MSF Responds to Ongoing Violence in Sri Lanka
January 24, 2007
Throughout 2006, tens of thousands of people have been displaced by the armed conflict in Sri Lanka while at least 15,000 people have fled to India. For the past nine months, Doctors Without Borders/Médecins Sans Frontières (MSF) has been pushing to provide medical assistance to the population living in the conflict affected areas of Sri Lanka. In July 2006, MSF opened a medical program in Point Pedro Hospital in the north of the country, but was obliged to close two months later due to visa restrictions and false accusations leveled against MSF in the media. MSF has now been allowed to return to the north of the country, and has sent three surgical teams to hospitals in Point Pedro, Vavuniya, and Mannar. Gwenola François, MSF field coordinator in Point Pedro, gives an account of the situation since her arrival in December 2006.
An MSF ambulance transfers a patient in Point Pedro, Sri Lanka Photo © Roland Luzuy
What is MSF currently doing in Point Pedro Hospital?
An anesthesiologist prepares a patient in Point Pedro Hospital, Sri Lanka Photo © Gwenola François
When we returned to Point Pedro Hospital on December 21 there was no surgeon, no anesthetist, and no emergency physician, all of this for a population of 150,000 people living in an area of armed conflict. The hospital staff was waiting for our arrival and we were able to start surgery the following day. So far our surgeon has carried out 40 interventions, mostly emergencies, as well as many other minor interventions. Our anesthetist also works with the hospital team in the gynecological and obstetrics ward where 50 interventions, mostly cesareans, have been carried out since we arrived. Our two priorities in the hospital right now are fixing two oxygen machines and bringing in a doctor for the emergency room. In this way we'll be able to reduce the number of transfers to Jaffna Hospital which is not far from Point Pedro but always represents a risk for the patient. Transfers are also more difficult to organize at night during the curfew, and can be very complicated if the security situation deteriorates.
What are the conditions on the whole of Jaffna peninsula?
The peninsula has been practically cut off from the rest of the country since last year when the main highway was closed due to the conflict. Around 500,000 people live in this enclave, many of them with depleted resources since commerce by land is no longer possible. Access to the peninsula is only by air and sea so most of the supply is carried out by boat, but this can take several months. If there are delays in the supply of food or other basic items then the situation can deteriorate rapidly for the people. There is also a great deal of violence on the peninsula. Fighting between government forces and the Tamil Tigers, as well as assassinations and grenade attacks, have lead many people to flee. As a result, many medical specialists have fled to Colombo, while others are unwilling to come to the peninsula to replace them. For example, there is only one pediatrician for the whole peninsula nearly half a million people.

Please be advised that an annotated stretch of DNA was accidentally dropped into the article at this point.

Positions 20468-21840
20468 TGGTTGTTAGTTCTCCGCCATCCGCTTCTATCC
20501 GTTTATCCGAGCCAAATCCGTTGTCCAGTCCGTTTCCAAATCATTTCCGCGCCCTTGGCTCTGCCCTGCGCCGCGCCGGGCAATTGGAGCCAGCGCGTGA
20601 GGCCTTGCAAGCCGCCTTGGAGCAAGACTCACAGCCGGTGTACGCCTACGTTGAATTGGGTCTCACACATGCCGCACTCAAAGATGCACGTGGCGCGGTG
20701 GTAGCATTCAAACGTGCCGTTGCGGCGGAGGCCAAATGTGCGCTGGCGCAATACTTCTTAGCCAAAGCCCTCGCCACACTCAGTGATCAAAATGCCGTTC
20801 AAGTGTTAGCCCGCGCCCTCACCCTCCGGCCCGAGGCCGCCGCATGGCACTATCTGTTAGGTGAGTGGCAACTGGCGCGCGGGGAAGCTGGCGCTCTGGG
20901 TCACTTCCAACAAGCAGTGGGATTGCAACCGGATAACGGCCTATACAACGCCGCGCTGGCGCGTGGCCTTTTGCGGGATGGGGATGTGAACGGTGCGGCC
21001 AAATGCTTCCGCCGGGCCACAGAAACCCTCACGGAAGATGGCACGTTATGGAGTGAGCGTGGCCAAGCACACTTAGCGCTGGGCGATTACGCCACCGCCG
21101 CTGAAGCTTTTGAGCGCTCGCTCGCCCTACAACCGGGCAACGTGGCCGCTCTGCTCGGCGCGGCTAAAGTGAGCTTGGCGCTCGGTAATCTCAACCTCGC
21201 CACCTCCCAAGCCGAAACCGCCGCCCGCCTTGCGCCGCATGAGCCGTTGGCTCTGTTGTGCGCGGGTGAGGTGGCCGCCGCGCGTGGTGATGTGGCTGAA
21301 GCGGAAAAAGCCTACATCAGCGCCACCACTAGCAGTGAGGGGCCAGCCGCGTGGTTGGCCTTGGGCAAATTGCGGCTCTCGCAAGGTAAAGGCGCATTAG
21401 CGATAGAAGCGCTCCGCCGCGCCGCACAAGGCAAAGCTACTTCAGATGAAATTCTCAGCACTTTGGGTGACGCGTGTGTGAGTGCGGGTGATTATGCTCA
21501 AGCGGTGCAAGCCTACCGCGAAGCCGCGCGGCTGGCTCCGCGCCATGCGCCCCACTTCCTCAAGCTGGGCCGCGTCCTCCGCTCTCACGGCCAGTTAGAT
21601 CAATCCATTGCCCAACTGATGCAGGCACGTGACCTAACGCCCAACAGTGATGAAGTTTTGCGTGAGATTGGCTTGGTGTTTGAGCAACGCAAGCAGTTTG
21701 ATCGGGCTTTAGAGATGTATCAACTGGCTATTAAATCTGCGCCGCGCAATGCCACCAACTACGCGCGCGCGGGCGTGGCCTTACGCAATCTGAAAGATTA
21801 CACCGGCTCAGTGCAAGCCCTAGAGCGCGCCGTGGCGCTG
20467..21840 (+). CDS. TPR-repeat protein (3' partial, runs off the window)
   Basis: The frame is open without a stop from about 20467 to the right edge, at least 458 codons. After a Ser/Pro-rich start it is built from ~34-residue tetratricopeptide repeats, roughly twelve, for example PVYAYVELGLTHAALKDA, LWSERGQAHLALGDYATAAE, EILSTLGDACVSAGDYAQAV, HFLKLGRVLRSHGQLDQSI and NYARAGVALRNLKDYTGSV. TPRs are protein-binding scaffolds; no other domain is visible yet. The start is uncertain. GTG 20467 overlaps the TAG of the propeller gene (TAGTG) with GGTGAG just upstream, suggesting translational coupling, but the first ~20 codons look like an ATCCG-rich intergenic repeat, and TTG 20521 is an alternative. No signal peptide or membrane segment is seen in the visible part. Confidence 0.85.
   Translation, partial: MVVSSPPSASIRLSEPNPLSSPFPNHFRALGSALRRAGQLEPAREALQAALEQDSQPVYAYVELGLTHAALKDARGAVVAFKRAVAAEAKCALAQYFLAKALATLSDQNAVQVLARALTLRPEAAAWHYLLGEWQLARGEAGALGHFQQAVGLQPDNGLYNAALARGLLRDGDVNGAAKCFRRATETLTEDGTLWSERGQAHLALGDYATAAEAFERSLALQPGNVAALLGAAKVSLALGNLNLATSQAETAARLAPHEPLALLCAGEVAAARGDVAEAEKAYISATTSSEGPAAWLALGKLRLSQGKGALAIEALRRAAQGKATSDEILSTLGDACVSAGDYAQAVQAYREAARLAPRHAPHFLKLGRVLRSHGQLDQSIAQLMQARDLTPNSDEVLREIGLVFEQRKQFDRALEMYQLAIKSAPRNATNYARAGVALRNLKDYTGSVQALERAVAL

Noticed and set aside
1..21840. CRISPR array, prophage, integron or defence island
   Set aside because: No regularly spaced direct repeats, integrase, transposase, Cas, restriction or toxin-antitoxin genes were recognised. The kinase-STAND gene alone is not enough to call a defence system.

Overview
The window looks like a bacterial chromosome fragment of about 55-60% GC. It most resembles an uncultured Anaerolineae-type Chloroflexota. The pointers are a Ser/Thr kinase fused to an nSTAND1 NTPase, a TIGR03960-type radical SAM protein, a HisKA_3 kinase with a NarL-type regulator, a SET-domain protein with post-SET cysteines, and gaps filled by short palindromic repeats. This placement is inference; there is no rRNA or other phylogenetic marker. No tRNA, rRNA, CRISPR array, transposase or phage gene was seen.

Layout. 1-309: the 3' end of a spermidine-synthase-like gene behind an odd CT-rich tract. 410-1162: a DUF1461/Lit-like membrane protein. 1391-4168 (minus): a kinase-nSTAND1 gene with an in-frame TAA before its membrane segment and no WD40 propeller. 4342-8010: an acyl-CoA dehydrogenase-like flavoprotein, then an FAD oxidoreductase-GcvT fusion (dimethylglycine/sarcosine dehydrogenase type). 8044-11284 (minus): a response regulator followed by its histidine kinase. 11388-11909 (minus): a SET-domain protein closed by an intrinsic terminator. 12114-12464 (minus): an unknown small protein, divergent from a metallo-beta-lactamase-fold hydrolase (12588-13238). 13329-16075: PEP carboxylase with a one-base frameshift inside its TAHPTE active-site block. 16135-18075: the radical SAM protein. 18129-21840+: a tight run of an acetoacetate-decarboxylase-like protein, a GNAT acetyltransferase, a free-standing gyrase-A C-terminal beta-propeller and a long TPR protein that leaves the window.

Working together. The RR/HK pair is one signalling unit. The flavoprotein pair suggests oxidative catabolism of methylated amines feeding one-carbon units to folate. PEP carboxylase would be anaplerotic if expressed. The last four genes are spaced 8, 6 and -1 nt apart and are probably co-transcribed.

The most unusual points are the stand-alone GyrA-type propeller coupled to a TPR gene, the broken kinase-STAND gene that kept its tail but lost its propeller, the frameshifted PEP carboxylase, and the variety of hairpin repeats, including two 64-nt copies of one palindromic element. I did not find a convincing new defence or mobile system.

How has the situation evolved since MSF was in Point Pedro in October?
Two surgeons at work in Point Pedro Hospital, Sri Lanka Photo © Kate Janossy
Before MSF left in October 2006, there had been major fighting in and around Point Pedro. There are still incidents, such as mine and grenade explosions, or assassinations. Everyone must be back at home for the curfew by 5 pm or by 7 pm depending on the day, so all the shops close by three in the afternoon. On the other hand, the food situation has improved these past few weeks, as some ships with basic food supplies such as lentils, rice and potatoes arrived recently in Point Pedro. There hadn't been any potatoes in the peninsula for two months, so everyone was talking about it. The arrival of more food has brought the prices down a little in the market, as it was very expensive before. This may last for some days until reserves run short and provisions may deteriorate again. In general terms, the relative calm in Point Pedro can change very, very rapidly. Last weekend there was fighting in Point Pedro harbor killing a woman and wounding her two children, so it is a very fragile situation for the people. Until there is a durable ceasefire I think our work will be absolutely necessary here in order to provide specialized medical care for a population that is going through a very difficult crisis.